The Commonwealth convenes for a summit this week amid growing furor over a proposed law that would impose life imprisonment on homosexuals in Uganda, whose President is chairing the gathering.
The law, proceeding through Uganda's Parliament and supported by some of its top leaders, would imprison anyone who knows of the existence of a gay or lesbian and fails to inform the police within 24 hours. It requires the death penalty for "aggravated homosexuality" - defined as any sexual act between gays or lesbians in which one person has the HIV virus.
The controversy is growing because Ugandan President Yoweri Museveni is the chairman of the Commonwealth Heads of Government Meeting in Trinidad and Tobago, which opens on Friday with Stephen Harper joining the leaders of 52 other countries.
If it is raised at the summit, the issue has the potential to divide Commonwealth leaders, who hold deeply polarized views on homosexuality. A number of Commonwealth countries, including Canada and Britain, have liberal views on the subject, but many African and Caribbean nations are socially conservative and maintain laws on their books that criminalize homosexuality.
Activists are urging the Commonwealth to make it clear that it will suspend Uganda's membership if the law passes.
Human-rights groups, including Amnesty International and Human Rights Watch, have condemned the bill. They say it is a product of a campaign by evangelical churches and anti-gay groups that has led to death threats and physical assaults against Ugandans suspected of being gay.
The governments of the United States and France have criticized the proposed law, with France expressing "deep concern."
In Ottawa Tuesday, a spokesman for Mr. Harper also criticized the bill, using words that were virtually identical to the official U.S. comment of several weeks ago. "If adopted, a bill further criminalizing homosexuality would constitute a significant step backwards for the protection of human rights in Uganda," said Dimitri Soudas, a spokesman for the Prime Minister's Office.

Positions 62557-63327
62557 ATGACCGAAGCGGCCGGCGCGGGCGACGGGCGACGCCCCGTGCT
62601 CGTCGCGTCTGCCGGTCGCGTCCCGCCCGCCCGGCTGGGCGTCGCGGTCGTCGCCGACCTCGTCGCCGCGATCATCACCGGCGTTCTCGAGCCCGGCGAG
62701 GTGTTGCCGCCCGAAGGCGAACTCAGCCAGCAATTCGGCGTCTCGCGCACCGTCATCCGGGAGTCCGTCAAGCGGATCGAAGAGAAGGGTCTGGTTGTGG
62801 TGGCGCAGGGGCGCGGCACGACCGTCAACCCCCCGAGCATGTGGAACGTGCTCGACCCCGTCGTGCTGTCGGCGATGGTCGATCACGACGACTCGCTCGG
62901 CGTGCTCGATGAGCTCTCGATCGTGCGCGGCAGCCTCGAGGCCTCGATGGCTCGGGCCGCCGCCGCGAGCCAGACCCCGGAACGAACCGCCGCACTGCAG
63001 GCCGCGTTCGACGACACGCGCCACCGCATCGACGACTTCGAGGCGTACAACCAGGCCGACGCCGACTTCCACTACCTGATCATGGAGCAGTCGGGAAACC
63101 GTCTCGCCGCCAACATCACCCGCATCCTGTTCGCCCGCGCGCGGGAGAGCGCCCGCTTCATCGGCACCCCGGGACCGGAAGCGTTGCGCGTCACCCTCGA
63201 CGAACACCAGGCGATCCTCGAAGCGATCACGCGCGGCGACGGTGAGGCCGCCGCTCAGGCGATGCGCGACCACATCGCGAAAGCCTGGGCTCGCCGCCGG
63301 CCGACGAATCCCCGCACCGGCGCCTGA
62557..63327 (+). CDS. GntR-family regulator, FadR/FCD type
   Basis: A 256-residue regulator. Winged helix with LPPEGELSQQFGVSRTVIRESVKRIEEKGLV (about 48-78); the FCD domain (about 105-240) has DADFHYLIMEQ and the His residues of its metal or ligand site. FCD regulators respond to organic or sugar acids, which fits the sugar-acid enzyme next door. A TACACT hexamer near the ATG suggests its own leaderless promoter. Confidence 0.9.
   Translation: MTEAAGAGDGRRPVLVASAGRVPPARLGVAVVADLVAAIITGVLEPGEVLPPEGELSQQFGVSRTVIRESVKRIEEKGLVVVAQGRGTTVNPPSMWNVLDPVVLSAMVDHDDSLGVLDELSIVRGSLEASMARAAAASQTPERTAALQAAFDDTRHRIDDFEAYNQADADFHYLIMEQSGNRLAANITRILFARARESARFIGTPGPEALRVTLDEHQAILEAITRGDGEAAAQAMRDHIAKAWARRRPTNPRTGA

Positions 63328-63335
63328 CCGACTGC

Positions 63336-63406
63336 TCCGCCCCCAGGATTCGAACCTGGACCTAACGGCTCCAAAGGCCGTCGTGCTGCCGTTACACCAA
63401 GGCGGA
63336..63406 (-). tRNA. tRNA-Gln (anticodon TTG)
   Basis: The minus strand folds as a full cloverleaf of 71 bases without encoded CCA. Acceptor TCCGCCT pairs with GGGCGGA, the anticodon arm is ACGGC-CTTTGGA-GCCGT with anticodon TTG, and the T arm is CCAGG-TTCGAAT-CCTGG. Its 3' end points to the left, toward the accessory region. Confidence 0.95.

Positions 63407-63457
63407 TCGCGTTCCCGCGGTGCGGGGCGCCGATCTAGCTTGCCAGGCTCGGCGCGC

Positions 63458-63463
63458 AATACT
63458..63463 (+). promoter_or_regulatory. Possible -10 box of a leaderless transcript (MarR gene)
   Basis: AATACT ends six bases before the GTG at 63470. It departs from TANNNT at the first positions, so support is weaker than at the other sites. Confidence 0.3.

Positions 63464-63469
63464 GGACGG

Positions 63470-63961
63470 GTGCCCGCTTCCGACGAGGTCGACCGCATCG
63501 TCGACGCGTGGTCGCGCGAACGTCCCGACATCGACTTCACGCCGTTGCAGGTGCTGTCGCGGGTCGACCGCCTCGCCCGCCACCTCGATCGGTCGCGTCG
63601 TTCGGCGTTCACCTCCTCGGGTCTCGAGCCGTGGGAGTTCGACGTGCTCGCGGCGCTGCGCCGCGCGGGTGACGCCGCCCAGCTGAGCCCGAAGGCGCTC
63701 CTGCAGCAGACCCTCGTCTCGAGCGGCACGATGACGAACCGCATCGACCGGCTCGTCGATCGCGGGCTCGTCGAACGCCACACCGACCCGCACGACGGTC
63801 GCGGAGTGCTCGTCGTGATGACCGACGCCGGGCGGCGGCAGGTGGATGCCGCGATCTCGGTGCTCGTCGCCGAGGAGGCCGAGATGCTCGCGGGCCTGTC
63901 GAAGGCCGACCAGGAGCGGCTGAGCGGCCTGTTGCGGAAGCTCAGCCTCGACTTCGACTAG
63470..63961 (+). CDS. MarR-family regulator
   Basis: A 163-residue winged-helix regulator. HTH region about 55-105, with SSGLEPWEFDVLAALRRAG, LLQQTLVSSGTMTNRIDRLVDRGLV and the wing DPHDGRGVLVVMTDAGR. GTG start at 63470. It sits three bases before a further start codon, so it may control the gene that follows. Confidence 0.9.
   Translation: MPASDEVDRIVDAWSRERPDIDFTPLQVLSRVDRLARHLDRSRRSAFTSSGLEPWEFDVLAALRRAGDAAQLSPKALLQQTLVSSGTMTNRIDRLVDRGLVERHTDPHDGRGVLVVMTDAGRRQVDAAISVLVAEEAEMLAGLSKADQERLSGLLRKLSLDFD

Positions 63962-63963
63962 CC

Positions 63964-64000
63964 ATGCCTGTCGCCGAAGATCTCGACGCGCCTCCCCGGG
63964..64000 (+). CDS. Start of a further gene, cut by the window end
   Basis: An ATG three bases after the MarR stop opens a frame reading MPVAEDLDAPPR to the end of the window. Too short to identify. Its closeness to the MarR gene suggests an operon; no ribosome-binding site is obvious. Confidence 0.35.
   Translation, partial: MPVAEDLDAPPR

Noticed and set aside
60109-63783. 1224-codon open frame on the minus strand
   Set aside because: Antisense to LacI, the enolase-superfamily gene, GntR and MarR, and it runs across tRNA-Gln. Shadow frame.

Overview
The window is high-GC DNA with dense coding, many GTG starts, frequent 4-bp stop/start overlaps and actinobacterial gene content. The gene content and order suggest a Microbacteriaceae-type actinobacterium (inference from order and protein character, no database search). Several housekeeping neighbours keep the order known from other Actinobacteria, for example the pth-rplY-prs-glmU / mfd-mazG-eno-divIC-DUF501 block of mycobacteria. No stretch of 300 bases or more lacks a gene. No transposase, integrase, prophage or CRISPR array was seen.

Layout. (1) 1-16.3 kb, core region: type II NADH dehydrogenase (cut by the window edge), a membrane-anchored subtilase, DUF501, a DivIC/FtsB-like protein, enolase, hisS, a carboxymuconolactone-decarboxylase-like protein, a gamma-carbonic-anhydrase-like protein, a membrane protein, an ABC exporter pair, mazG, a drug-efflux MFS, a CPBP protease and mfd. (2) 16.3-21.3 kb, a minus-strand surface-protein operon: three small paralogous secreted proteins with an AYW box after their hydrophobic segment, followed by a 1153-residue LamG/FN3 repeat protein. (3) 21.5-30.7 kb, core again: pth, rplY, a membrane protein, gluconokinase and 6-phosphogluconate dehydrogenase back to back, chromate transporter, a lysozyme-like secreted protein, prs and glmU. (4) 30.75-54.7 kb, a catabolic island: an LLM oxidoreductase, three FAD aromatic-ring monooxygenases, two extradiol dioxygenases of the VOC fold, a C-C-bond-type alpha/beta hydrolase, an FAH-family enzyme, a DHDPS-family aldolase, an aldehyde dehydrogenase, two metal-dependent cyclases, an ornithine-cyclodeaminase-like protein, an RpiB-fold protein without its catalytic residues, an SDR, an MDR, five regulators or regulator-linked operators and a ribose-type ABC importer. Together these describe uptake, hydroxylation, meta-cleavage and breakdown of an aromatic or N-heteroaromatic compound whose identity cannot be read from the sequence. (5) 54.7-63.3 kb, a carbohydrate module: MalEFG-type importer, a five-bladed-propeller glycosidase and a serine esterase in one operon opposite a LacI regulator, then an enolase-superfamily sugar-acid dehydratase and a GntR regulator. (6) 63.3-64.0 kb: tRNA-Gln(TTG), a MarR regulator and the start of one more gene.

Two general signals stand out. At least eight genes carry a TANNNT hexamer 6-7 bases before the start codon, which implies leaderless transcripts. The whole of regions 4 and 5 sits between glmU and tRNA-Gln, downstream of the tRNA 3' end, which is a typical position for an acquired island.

"Canada has clearly spoken out against human-rights violations committed against persons on the basis of their sexual orientation and we urge states to take all necessary measures to ensure that sexual orientation and gender identity may under no circumstances be the basis for criminal penalties, in particular executions, arrests, or detention."
By chairing the summit without opposing the anti-homosexuality law, the Ugandan President "makes a mockery of Commonwealth principles," Stephen Lewis, the former United Nations envoy on AIDS in Africa, said in a speech in Trinidad Tuesday. "This intended anti-homosexual statute has the taste of fascism."
"The credibility of the Commonwealth is hanging by a spider's thread," he said. "The putative legislation declares war on homosexuality. … What is put at risk here - beyond the threat of the death penalty for HIV-positive homosexuals - is the entire apparatus of AIDS treatment, prevention and care."
The private member's bill was introduced last month by a Ugandan backbencher who described homosexuality as a "creeping evil." The bill has not been formally endorsed by Mr. Museveni, but his government has allowed it to proceed through Parliament, and some of his top officials have praised it.
Analysts are predicting that the law will be approved by Parliament with only minor revisions. A senior government member, Ethics and Integrity Minister James Nsaba Buturo, said he views the bill "with joy" because it will "provide leadership around the world."
The law would impose a sentence of life imprisonment on anyone who "penetrates the anus or mouth of another person of the same sex with his penis or any other sexual contraption." The same penalty would apply if he or she even "touches another person with the intention of committing the act of homosexuality."
The law requires a three-year prison sentence for anyone who is aware of evidence of homosexuality and fails to report it to the police within 24 hours. It allows for the prosecution of Ugandans who engage in homosexual acts in foreign countries. And it imposes a prison sentence of up to seven years for anyone who defends the rights of gays and lesbians.
These clauses have "a powerful Orwellian flavour" and reflect a "twisted world of sexual paranoia," Mr. Lewis said in his speech to the Commonwealth People's Forum, a civil-society group. "Can you imagine a father or a mother turning in a son or daughter? Can you imagine a teacher ratting on a student? But that's exactly what this law requires. I've truly never seen its like before."
Mr. Lewis, co-director of Aids-Free World, an international advocacy organization, noted that many other countries have laws against sodomy. "But nothing is as stark, punitive and redolent of hate as the bill in Uganda. Nothing comes close to such an omnibus violation of the human rights of sexual minorities," he said.
"What is truly staggering about all of this is that not a peep of skepticism or incredulity has come from President Museveni."
The proposed law would "demonize homosexuality" and "intensify stigma," driving gays underground and making it much more difficult to prevent the spread of AIDS, Mr. Lewis said.
With a report from Daniel Leblanc in Ottawa